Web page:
Turning then to the third discrepancy relied upon in para 42, Mr McVeety accepted that the judge may well have wrongly identified a discrepancy in the appellant's evidence here as he did not refer to question 98 and the appellant's answer to that. The judge identifies an inconsistency in the appellant's statement where he said that he did not think that the members of Al-Shabaab would follow up his offer to work for them which contrasted with his answer in his asylum interview (at Q98) that he was afraid they would kill him.
I have already set out questions 96 to 99 of the appellant's asylum interview and in that interview he plainly states that he agreed to work for them on each occasion, he did so because he was afraid that if he refused they would kill him and he thought they would forget about him and not come back each time. There was no inconsistency such that the judge was entitled to take it into account as undermining his credibility in para 42 of his decision.
It follows that I have concluded that one of the three inconsistencies relied upon by the judge was not an inconsistency at all, one was (at best) a minor inconsistency as to how many members of Al-Shabaab approached him and the remaining inconsistency drew upon something said by the appellant at his screening interview in very brief form contrasted with his detailed account at his asylum interview and thereafter. Mr McVeety submitted that even if that was so, the judge had gone on to find the appellant's account to have been approached on three occasions to be implausible at para 44. There the judge said this:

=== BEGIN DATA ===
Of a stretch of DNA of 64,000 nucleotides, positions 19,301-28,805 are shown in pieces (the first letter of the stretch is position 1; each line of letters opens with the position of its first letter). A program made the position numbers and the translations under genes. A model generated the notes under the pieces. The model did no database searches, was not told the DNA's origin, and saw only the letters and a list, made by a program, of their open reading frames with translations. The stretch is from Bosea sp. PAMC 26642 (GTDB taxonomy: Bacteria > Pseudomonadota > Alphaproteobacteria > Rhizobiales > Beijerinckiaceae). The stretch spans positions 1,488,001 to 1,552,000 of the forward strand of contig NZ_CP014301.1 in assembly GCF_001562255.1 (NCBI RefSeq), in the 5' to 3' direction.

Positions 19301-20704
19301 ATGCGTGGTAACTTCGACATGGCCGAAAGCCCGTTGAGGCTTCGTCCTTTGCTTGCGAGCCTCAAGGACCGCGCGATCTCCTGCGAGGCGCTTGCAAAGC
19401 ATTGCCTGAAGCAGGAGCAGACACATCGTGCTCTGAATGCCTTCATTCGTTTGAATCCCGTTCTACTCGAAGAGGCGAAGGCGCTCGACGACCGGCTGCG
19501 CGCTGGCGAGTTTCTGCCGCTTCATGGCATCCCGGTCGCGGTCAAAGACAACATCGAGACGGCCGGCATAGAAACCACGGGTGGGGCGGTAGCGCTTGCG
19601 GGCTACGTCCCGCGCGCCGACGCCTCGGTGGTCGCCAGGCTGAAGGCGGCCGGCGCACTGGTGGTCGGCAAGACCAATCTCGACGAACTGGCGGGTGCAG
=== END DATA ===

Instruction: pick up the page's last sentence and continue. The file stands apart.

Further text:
"I also do not find credible the explanations given about why the appellant was given a third chance. At paragraph 5 of his statement he explains that he asked for time to get things in order when he was approached the second time. Having failed to do so, he was given a third opportunity for exactly the same reason. I do not accept his explanation (para 6 of his statement) that they did so because they knew where he lived and that he had nowhere else to go. In such circumstances, one may have expected threats to be made to him about his family but that it is not what the appellant states. Whatever is said by Mr Azmi (Counsel for the appellant) about 'less forcible' recruitment, it is clear from the evidence bundles of both the appellant and respondent that Al-Shabaab is a terrorist organisation and has been involved in extremely violent acts. It is not credible that, if a threat was made to the appellant's life, it would not also have been made to his family either directly to them or, more likely, to him. After all, according to the appellant, he was someone who they considered useful to them and were keen to recruit him."
Mr McVeety pointed out that this reasoning and conclusion was not challenged in the appellant's grounds. Mr Jafferji accepted that but submitted that the plausibility reasoning was contingent upon a rejecting, on grounds of credibility, the appellant's explanation of why he had been given a third chance. If, therefore, the adverse credibility finding could not be sustained then the reasoning as regards implausibility could not in itself sustain the judge's adverse finding that the appellant's account was not to be believed.
There were plainly some difficulties in the appellant establishing his case, given, and I have only briefly referred to this previously, that he gave two entirely different accounts about when he left Somalia, whether in 2012 (as was eventually accepted) or 2018 (which was rejected). The judge, however, placed no reliance upon that to sustain an adverse credibility finding. Likewise, the judge expressly disclaimed any reliance upon the fact that in 2012 the appellant had gone to Norway and unsuccessfully claimed asylum there (see paras 38 and 46). The judge based his finding on the "many inconsistencies about important matters" which, in fact, boil down to the three I have referred to. He also relied upon the implausibility argument or reasoning in para 44.